I was done for the day, so I left it clamped overnight, but you could pull them off in an hour.
I noticed not all of my joints were flush, so I smoothed them out with a jack plane before continuing on the trim.
I decided on a simple trim around the bottom. A.K.A, the doorstop that I bought for the library closet ;0). Yip, didn’t remember that’s what it was for at the time. On the long sides I just cut a piece to length, glued and nailed it to the bottom with my 23 ga. pin nailer. You could use an 18 ga. nail gun too, it just leaves a bigger hole.
Next I chamfered the edges of the short sides with a low angle block plane. All this means is I took the sharp corner off at about 45 degrees, using the plane was faster than getting out the router and doing a round over edge.
With that done I beveled the edges the trim for the short sides with the miter saw as I was cutting them so they wouldn’t be as sharp.
Glued and attached with the pin nailer.
Making trim for the top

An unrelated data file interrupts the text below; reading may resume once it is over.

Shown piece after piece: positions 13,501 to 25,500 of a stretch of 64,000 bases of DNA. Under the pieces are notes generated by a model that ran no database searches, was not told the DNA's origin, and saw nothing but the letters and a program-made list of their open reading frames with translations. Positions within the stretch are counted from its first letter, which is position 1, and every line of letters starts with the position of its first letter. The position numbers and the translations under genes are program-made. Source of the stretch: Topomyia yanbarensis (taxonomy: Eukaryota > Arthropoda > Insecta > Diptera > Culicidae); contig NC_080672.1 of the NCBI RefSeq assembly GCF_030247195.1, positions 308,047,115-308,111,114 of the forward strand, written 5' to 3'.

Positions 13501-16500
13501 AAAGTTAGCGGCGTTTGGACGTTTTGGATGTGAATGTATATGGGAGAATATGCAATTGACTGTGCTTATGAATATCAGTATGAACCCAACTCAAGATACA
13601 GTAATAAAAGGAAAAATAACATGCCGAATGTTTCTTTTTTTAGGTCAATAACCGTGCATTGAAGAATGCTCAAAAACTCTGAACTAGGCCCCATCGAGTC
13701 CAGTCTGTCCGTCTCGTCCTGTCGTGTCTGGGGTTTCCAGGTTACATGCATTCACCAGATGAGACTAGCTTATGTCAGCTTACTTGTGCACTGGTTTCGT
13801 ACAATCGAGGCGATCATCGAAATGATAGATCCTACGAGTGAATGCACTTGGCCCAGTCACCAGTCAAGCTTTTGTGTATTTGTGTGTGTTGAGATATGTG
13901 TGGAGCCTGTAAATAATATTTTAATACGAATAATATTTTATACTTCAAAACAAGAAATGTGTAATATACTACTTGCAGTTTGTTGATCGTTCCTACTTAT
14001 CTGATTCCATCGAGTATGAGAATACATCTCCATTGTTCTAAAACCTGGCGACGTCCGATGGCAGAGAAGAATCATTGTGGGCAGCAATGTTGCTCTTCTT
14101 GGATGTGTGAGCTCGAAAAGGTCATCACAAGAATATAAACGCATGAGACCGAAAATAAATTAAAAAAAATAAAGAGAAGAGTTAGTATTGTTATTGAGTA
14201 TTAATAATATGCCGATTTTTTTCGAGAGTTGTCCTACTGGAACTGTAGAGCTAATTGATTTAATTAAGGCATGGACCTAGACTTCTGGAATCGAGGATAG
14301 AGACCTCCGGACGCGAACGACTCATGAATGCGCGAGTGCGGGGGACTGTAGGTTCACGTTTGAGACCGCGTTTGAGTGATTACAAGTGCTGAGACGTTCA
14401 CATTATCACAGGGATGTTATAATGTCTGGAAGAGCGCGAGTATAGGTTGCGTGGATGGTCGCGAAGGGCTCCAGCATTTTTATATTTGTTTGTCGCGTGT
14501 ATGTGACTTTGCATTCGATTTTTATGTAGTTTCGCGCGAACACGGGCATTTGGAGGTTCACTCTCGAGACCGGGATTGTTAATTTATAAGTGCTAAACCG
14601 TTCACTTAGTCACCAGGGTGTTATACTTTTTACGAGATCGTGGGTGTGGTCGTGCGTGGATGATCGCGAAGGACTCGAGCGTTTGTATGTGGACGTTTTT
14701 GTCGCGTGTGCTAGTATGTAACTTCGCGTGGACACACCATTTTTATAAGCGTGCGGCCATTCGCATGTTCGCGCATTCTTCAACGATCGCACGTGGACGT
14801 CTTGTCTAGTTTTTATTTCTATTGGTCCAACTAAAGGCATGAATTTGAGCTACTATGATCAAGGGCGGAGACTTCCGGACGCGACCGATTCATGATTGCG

I just got a fun new set of bull nose router bits that are a little different than normal ones. The bottom straight edge is a little wider than the top, this allows you to put a rounded bead at the edge of a board, which I thought was rather neat! I cut my scraps down to the width I needed and ran them all through the router. Notice the feather boards in use ;0)
This trim is going on the top with mitered corners, bead to the outside. After making the first toy box my friend came by to see what I was up to and asked if I had put the top trim together like a picture frame before attaching it to the top. No, I hadn’t thought of doing that…I just measured each piece as I went, then got them all mixed up when I took them off for something, and then tried to get them to line up again after the jumble.
There is a better way. It involves getting your corner clamp off the peg board and actually using it for what it is intended. You would probably get even better results if you have 4 corner clamps.